The United States is in dire need of new electoral technology. Is it time for Blockchain?


I know you don’t want to hear how blockchain technology can fix elections, solve cold fusion, restore confidence in the United States, bring global peace, and invent a new way of slicing bread.

I’m also quite tired of the blockchain hype cycle.

But if there is one thing that proves that current electoral technology is essentially garbage, it is the 2020 US presidential election. Days later, we still don’t know for sure who won or lost, there are allegations of fraud or miscalculations. and already multiple legal challenges to the results. Without foundation or not, our current electoral process and our technology spur the challenge and provide the fodder for conspiracy theories.

Can digital voting solve this problem? Can blockchain help?

Well, it could hardly be worse.

“Trust builds up incrementally over time, very slowly, but is lost instantly,” Tim Goggin, CEO of the Australian election technology company State of the horizon he told me in a recent TechFirst Podcast. “In an event like this it is necessary to start looking for new solutions to start rebuilding that relationship between the people who are governed and the people who are governing.”

Horizon State builds blockchain-based election technology that an Australian regional government actually used in an election, so it’s not your typical blockchain vaporware. Additionally, the company was selected as the World Economic Forum’s technology pioneer.

According to Goggin, there are at least four things necessary for visible and transparent electoral success.

Accessibility is key, especially during a pandemic. While mail is typically the spearhead of election technology right now, it’s not reliable. People move. I am in vacation. Mail is not tracked and traced. It is accidentally delivered to the wrong address.

On the other hand, the internet is what is most accessible for most people.

Authentication is also crucial. Sometimes mailing forms must be signed by a third party, but not in all districts. Even if it is done, what does it take to prevent fraud in this circumstance? In-person ballot papers require identification, but election officials often spend as much time examining identity documents as a bouncer at a club.

Hear the interview behind this story on TechFirst Podcast:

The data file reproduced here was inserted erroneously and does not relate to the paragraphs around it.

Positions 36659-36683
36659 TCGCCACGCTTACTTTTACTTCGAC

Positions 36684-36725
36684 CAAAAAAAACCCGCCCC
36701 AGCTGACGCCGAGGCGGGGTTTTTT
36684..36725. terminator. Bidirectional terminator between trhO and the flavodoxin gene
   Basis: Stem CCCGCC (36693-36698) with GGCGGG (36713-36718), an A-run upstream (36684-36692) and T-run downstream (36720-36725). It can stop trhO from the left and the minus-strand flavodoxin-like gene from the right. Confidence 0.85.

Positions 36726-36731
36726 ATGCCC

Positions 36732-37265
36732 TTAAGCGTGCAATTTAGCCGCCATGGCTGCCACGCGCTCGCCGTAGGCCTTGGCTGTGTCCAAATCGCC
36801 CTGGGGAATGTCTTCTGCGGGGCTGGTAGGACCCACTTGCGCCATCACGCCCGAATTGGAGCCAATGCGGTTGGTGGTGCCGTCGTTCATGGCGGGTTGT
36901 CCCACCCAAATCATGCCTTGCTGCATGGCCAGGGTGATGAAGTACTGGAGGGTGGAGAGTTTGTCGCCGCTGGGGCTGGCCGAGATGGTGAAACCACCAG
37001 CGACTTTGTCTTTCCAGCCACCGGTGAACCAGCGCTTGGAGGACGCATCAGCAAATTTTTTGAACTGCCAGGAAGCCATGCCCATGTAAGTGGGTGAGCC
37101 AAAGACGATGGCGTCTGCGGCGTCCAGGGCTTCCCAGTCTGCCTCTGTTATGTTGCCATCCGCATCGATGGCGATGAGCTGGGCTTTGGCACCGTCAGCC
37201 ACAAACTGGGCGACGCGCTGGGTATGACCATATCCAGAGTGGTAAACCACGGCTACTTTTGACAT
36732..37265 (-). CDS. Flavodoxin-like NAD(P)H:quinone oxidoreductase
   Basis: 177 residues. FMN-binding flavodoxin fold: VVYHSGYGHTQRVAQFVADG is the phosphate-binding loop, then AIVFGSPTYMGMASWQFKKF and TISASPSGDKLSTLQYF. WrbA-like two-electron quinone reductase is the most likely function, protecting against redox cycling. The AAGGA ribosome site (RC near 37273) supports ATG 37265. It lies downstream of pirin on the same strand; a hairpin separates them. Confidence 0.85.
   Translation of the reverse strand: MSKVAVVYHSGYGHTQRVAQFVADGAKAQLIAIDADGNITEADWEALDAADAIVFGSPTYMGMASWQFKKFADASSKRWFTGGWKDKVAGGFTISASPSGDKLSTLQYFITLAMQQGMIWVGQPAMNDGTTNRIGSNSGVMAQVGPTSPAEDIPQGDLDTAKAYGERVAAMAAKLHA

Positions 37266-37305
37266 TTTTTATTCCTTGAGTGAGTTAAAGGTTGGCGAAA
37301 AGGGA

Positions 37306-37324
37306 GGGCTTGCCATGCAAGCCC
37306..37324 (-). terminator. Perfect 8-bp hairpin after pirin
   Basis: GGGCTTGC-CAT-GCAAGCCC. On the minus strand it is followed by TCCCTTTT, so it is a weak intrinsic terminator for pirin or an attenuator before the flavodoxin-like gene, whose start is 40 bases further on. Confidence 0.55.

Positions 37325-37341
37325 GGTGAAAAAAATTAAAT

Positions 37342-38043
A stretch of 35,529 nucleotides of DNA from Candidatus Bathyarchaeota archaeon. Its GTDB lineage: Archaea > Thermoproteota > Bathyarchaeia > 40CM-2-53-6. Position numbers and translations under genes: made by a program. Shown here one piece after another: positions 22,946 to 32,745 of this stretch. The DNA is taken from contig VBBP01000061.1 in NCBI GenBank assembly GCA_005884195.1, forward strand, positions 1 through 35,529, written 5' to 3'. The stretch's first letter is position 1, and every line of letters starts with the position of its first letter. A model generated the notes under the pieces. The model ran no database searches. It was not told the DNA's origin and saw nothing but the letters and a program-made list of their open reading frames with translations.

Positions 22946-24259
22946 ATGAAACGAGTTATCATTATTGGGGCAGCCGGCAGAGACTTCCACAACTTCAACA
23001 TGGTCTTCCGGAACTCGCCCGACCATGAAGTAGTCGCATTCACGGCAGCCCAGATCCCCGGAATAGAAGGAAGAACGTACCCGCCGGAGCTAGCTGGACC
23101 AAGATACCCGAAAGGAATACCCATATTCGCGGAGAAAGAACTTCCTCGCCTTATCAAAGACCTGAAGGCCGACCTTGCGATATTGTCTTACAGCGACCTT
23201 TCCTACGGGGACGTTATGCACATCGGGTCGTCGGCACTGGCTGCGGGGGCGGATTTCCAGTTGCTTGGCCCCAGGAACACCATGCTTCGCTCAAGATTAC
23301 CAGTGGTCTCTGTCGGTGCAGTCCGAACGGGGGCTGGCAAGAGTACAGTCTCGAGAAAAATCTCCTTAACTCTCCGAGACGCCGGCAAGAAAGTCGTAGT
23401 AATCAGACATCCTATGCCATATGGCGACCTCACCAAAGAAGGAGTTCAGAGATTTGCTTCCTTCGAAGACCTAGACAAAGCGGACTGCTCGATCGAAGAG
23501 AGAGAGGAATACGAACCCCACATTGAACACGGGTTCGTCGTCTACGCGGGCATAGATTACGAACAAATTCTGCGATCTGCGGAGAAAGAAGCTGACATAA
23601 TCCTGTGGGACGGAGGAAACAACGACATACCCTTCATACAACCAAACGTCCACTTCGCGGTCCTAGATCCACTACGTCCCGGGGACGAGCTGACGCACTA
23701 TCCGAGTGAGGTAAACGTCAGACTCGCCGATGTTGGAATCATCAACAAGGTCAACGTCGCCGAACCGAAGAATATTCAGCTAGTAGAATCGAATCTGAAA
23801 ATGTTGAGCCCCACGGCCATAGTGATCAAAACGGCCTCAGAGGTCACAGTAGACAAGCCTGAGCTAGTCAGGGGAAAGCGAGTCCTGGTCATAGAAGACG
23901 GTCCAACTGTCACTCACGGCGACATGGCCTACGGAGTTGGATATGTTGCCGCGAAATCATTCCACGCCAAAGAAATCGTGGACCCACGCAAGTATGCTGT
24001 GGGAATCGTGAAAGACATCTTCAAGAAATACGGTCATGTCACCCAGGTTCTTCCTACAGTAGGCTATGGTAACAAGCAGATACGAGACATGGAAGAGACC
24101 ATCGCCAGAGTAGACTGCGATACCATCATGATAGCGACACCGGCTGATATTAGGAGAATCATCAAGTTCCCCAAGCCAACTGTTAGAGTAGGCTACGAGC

Security is a must, and while there is no perfect security in technology-based systems, when paired with transparent and redundant logging systems, you have an obvious responsibility.

While blockchain is probably not a perfect fit for everything it was advertised for, this sounds just like blockchain alley. In theory, anyone can check the votes in a blockchain-based system and check the ones that look suspicious.

There is also persistence and resistance to hacking of the results. Blockchain ensures that voting data cannot be changed to suit one candidate or another.

“Once the information is entered on a blockchain, it is extremely difficult or impossible to change it later,” says Goggin. “Imagine walking into a restaurant … and I yell really, really loud,” My name is Tim. “I leave and then someone else walks in five minutes later and they say,” I heard someone scream earlier – what did he say? “And let’s say someone – lying – says ‘His name is Simone.’ You’ll have 29 other people in that room. They’ll go ‘No, no. He said his name was Tim.'”

“And if that person walks around the room, talks to everyone, they will be pretty sure that the name was Tim and not Simon … blockchains are essentially a database that is very difficult to change and they are to agree on what the real state is. of history “.

Of course, moving from here – paper ballots, mail and physical identity documents – to a future digital voting state is easier said than done.

A secure digital ID is required, which many governments such as Australia and New Zealand are working on. Sweden has a digital identification initiative, as does Argentina. Malaysia, the Philippines, Singapore and other countries have ongoing initiatives or solutions already launched, such as e-KTP in Indonesia, which has been in existence since 2011. Individual states in the US are also working on identity technology, including Oklahoma, often partnering with real ID, which is Homeland Security’s identification protocol.

Ultimately, the goal is for everyone to one day cast their vote, have it recorded and tabulated immediately and accurately, and anyone with any concerns about the reliability of any election can analyze each vote in near real time.

There are some challenges, of course.

“Governments are often very slow to make changes,” says Goggin. “So it’s just like big business.”

For those who say digital voting is risky and we can’t take the risk of getting it wrong, Goggin has a fairly immediate comeback by focusing on this current U.S. election.

“You have a big one right there that could have been dealt with so much better. We may see more of these scenarios … more and more ordinary people will probably start saying to elected officials: we have to start looking for a new solution, a new way of doing it. “

I’m not holding my breath But maybe in another decade or two long and controversial elections they could be a thing of the past.

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